Indoor Golf Simulator Reviews: Optishot2
Posted by bret richards on March 11, 2016 0 Comments
Released in 2015, OptiShot2 is a significant upgrade to the original Optishot indoor and home golf simulator. Featuring enhanced software, Optishot2 is aiming to be a budget-friendly alternative to the more expensive golf simulators on the market. With the original model released more than five years ago, an eternity when it comes to software, an update was due.
It’s important to begin this review by highlighting that Optishot2 employs club-tracking technology, as opposed to ball-tracking technology, or a combination of both. It’s simplified, and less expensive, club-tracking hardware relies on two rows of 48MHz infrared sensors, 16 sensors in total, that fire at 10,000 pulses per second. As a result, you receive important information about your swing, including swing path, club-head speed, face impact angle, shot shape, swing tempo, distance and face area contact.
OptiShot2 does not claim to match the level of accuracy of much more expensive golf launch monitors, like those that employ sophisticated camera and Doppler radar technology. But at a price point of under $500, this should not be much of a surprise.
What You Get
The product comes with the infrared optical swing pad, two foam balls, two plastic tees, a 10-foot USB cord, and the all-important software. You’ll also need a PC or Mac to run the software, preferably one with an up-to-date graphics card. A display device, like a television or projection screen, and an indoor area large enough to allow for a full golf swing, are also required. The manufacturer recommends at least 8 ½ feet ceilings, but you would probably be more comfortable if you can place the unit in a room with a ceiling height of between 9 ½ to 10 feet.
Probably the very first thing you will notice about the Optishot2 is its construction. The unit is heavy, and incredibly well constructed. I suspect that it will stand up to the test of time, but if you have any concerns, they should be put to rest since the unit comes with a 180-day warranty.
Optishot2 comes with a solid selection of 15 courses to play, including The Golf Club Scottsdale (TPC Scottsdale), Long Island Black (Bethpage Black), Torrey White (Torrey Pines North) and Torrey Black (Torrey Pines South). Additional “platinum” replica courses can be purchased for around $30. On line play is also available. To make each round of golf different, you can select from a range of game formats, including: match play, better ball, stroke play, best ball, stableford, skins and alternate shots.
One of the most powerful features we found in with Optishot2’s software is the extent of customization.
You can adjust weather settings, like how hard the wind is blowing and from which direction. You can pretend to be mother nature and chose brilliant clear skies, or chose to play in more challenging cloudy or foggy conditions. In addition, you can alter the trajectory of your shot with five different settings – high, medium high, medium, medium low, and low.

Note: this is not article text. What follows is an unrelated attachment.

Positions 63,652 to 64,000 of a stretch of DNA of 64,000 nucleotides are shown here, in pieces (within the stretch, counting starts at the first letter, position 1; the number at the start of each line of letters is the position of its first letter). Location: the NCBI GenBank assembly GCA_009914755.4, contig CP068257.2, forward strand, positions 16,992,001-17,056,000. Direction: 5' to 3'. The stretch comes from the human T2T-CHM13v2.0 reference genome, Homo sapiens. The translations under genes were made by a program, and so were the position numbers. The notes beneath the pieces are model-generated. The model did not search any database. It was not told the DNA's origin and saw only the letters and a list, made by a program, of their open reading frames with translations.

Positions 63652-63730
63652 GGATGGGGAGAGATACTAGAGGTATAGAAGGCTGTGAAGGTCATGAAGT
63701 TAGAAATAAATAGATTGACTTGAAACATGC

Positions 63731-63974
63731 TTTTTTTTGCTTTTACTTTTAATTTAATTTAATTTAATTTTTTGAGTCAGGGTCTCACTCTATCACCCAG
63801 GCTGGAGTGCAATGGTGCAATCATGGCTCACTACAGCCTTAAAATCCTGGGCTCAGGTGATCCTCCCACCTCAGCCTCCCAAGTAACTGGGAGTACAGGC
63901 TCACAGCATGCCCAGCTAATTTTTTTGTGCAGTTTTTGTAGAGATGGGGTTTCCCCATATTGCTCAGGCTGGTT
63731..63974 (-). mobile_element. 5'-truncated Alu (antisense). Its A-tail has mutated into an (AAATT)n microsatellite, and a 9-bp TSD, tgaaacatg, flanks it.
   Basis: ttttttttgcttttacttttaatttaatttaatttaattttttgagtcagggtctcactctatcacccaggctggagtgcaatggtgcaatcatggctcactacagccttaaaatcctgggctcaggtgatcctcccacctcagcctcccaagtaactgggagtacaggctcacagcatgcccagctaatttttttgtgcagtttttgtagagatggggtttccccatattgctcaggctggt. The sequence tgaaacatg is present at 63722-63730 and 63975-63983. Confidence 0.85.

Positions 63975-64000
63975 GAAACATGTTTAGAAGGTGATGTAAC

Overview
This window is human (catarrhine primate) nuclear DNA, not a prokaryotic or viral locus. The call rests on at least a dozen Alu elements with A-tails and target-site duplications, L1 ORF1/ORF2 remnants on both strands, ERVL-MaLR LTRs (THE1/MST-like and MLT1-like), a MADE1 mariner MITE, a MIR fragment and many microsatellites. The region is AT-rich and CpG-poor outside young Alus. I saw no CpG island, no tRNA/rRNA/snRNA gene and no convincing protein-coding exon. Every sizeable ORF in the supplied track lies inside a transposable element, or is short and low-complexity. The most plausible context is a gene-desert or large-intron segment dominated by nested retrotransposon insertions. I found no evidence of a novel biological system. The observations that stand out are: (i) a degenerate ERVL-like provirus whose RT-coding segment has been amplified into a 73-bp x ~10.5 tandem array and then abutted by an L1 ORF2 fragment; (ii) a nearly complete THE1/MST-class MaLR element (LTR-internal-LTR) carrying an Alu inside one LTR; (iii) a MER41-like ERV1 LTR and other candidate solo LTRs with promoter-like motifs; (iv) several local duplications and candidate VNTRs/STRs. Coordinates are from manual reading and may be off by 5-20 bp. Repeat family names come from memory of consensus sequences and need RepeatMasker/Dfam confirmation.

Another handy feature, for those of you for those who want to squeeze a quick round or don’t have the ceiling height required to swing a driver, is transforming any course to a par 3. Additional setting that can be customized include tee boxes, right or left handed players, green and fairway speeds, and rough difficulty. And since simulating the putting experience is not a strength of the OptiShot2, more on that in a minute, the ability to pick your distance for an automatic gimmie is a particularly handy feature.
Fun, But Not A Fix For Your Short Game
The Optishot2 is one of the best home golf simulators, and will likely help you focus on, and improve your golf game and many elements of your swing. But it’s not a fix if you short game is a mess. The OptiShot2 wont help with your putting or chipping – two disciplines that demand practice on a real green.
The short game requires lots of different shots and techniques, including raising or lowing the balls trajectory by opening or closing the clubface. From our experience, it did not seem like the OptiShot2 was able to determine whether your clubface was set up for a lob, or the difference between a pitch or chip.
Putting is also not a strength of the Optishot 2. Thankfully the ability to adjust the game’s settings to allow for gimmies from any range eliminates the need to go through multiple putts on every hole.
Optishot2 is an ideal product from those who have limited time to practice or who have limited indoor golf simulator budgets. The graphics are good, but not great, and the system provides enough realism and data to make you care about every shot you take. It should help you iron out some of the kinks in your swing. But it won’t do much for your chipping and putting.
Many point to the low cost as one of the strongest attractions of Optishot2. However, the purchase price of just under $500 is really just the starting point if you want to create an ideal indoor golfing environment. You will probably want to purchase a practice net as well as a turf-hitting mat to keep your feet level with the device. At the end of the day, you will likely end up spending closer to $1,000 to create your indoor golfing experience.